Virtual Event

2021 Women Are Sacred Conference



Our 2021 Women Are Sacred Conference theme was "Carrying Our Medicine and Strengthening Our Vision to End the Violence." Carrying our medicine is how we have survived and continue to survive as Indigenous people. It is how we heal our spirit, our body, and the land we walk on. It is using traditional knowledge, skills, and practices to enhance the health and well-being of ourselves, our families, our communities, and our nations. The Women Are Sacred Conference represents the strength and resilience of our people and the tools and knowledge we have to make a difference. It’s about our shared vision for the future in ending the violence. 

WAS is one of the largest gatherings of tribal domestic violence programs, advocates, survivors, tribal leaders, and community members, law enforcement, and tribal court personnel dedicated to ending violence against Indian women and children. Our 2021 conference provided virtual training opportunities, presentations, and keynote addresses by established and emerging Indigenous leaders and experts in the movement to end the violence on various topics focused on supporting tribal nations, tribal domestic violence programs, and tribal community-based programs. Registered attendees will have access to the Whova conference platform for several months.

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View the complete user's guide here: Whova User Guide

View the complete speaker's guide here: Whova Speaker Guide

Nominations for the 2021 Tillie Black Bear Award are now closed.

NIWRC honors the legacy of Wa Wokiya Win (Tillie Black Bear), Sicangu Lakota, through an award presented during its Women Are Sacred Conference to recognize outstanding grassroots advocates and direct service providers that exemplify the teachings and dedication Tillie instilled in restoring safety for Native women. This year's award was presented virtually during the WAS Conference to two recipients: Sandra Pilgrim Lewis (Lakota) and Leanne Guy (Diné). Congratulations to the 2021 Tillie Black Bear Awardees!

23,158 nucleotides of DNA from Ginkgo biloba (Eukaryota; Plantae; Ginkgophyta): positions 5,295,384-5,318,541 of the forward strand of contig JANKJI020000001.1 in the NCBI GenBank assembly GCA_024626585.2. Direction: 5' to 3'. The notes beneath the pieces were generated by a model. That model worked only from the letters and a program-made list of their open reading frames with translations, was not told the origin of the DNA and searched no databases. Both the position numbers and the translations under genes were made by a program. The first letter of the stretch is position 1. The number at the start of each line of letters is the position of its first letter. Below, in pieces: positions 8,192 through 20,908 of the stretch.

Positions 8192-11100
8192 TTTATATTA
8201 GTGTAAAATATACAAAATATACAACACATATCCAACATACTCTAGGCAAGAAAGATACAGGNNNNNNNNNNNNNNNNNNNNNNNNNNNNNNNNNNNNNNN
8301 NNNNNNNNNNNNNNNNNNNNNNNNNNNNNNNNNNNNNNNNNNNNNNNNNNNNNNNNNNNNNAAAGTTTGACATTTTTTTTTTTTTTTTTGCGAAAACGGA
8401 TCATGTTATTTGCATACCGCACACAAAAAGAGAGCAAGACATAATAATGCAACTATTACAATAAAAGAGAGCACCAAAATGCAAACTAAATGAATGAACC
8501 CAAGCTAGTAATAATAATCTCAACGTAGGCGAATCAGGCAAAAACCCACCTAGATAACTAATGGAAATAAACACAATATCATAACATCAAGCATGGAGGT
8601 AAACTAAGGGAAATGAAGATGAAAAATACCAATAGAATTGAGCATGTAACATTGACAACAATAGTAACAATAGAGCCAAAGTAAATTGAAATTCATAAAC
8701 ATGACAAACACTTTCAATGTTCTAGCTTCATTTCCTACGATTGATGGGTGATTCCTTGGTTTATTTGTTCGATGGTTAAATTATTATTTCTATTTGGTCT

Our much beloved Tillie, known as the Grandmother of the Movement to End Violence Against Women, played a major leadership role in the work to restore safety for Native women. She believed in the teaching White Buffalo Calf Woman had brought to the Lakota people that even in thought, women are to be respected. Tillie’s steadfast leadership was rooted in the clarity of her beliefs and dedication to Native peoples and women. Her work spanned almost four decades until her passing in 2014. Tillie’s understanding of social change, organizing, movement building, served her well as a leader, an inspiration, a teacher, and a sister-mother-friend-icon.

“Native women have survived, Indian nations have survived, because of our beliefs and teachings.” –Tillie Black Bear